There’s an old saying about business, that anyone not making mistakes in business isn’t doing anything. The same is true of any human endeavor, including marital crises, which are common. And how a couple responds to a crisis is a determining factor in whether or not the marriage will survive.
Marriage crises are caused by a wide variety of factors: lack of communication, lack of common interests, too many outside interests, career interference, marital infidelity and indifference.
All of these can lead to severe marital problems and maybe even divorce. A combination of several of these factors is nearly always fatal.
A married couple who aren’t communicating or can’t communicate on at least some levels have a relationship that isn’t going anywhere. If a couple cannot share their goals, dreams, desires, interests and common activities they are not particularly well-suited.
In this day of no-fault divorces, marriages are shattered for far less than a lack of communication.
“My wife doesn’t understand me” was the plaintive whine of a philandering male a half-century past. How the heck could she understand him when he never talked to her about anything?
Nowadays there is no reason not to communicate, what with cell phones, Blackberries and all the other digital electronics marvels. Every other person you see driving, walking, sitting in the park or standing in line is using their cell phone to communicate with someone.
A married couple should make an effort to share both family and outside-the-family activities. They should discuss their plans for their home, their children, and their vacations, and they should “hang out” together as much as possible.
If a couple has children, hopefully that will be a common interest. Other than kids, a couple who share hobbies, sports and sports spectating, and outdoor activities are experiencing a number of common interests.
A marital crisis arises when the man hangs out with his buddies watching sports on the tube, while the woman involves herself with her children and friends. They are together only at night when they go to bed.
Each has their own career and circle of friends. Why are they married? There must have been some common attraction when they were first dating, but they never developed anything beyond that initial physical attraction (isn’t that where it all starts?).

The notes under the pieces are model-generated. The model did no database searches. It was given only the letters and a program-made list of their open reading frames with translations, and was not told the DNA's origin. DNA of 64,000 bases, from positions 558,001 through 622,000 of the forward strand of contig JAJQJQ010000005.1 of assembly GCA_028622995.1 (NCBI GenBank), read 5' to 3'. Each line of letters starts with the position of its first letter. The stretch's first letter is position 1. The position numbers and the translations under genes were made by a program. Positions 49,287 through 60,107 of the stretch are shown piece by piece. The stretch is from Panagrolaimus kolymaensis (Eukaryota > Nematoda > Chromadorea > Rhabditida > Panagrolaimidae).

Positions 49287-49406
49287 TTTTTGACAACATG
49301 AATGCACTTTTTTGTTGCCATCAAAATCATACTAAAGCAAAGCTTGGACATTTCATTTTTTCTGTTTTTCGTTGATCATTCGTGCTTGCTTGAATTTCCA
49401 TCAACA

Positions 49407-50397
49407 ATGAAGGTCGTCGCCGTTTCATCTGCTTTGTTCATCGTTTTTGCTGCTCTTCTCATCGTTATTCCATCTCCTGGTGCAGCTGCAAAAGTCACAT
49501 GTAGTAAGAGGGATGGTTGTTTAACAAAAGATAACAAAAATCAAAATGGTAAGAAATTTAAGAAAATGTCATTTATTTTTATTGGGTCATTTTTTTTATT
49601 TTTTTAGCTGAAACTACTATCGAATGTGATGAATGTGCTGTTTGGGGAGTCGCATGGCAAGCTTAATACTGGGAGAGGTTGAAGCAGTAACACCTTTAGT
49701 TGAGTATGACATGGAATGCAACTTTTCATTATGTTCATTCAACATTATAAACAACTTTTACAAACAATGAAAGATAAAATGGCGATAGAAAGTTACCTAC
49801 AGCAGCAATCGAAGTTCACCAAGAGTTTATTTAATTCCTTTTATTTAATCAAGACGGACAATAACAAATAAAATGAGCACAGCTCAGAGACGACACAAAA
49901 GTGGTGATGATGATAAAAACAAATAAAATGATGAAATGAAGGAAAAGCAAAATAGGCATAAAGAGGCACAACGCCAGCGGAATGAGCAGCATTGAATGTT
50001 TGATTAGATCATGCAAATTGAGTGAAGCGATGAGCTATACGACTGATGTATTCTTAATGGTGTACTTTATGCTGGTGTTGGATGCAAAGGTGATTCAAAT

Often a couple’s individual careers carry them in opposite directions. This can cause a strain on a marriage. One way to avert this is to make sure to have a lot of other mutual activities every week.
Visualize this: A man leaves home for work in the morning and the parting image is that of his wife still in her robe getting ready for her job. At the office all the people are dressed for work and are on their best social behavior.
It is easy for a guy to develop interest in the women with whom he works. He is only seeing them in their best light, not in robes and sleep-mussed hair. A business lunch or a few drinks after work and the trap is baited.
A smart man or woman avoids any emotional entanglements at work or anywhere else. If they focus on their home, their mate and their family, they seldom stray. Both partners should try to spend some time with each other when they are groomed and at their best.
A common complaint from people in a marital crisis is that their partner seems indifferent to their relationship. Whether this is actual or imagined, the crisis it causes is very real.
Indifference goes back to the lack of communication, the lack of common interests and the hanky-panky going on at the office.
The cure for indifference is to establish dialogue, nurture the intimacy with your mate, and work at the relationship.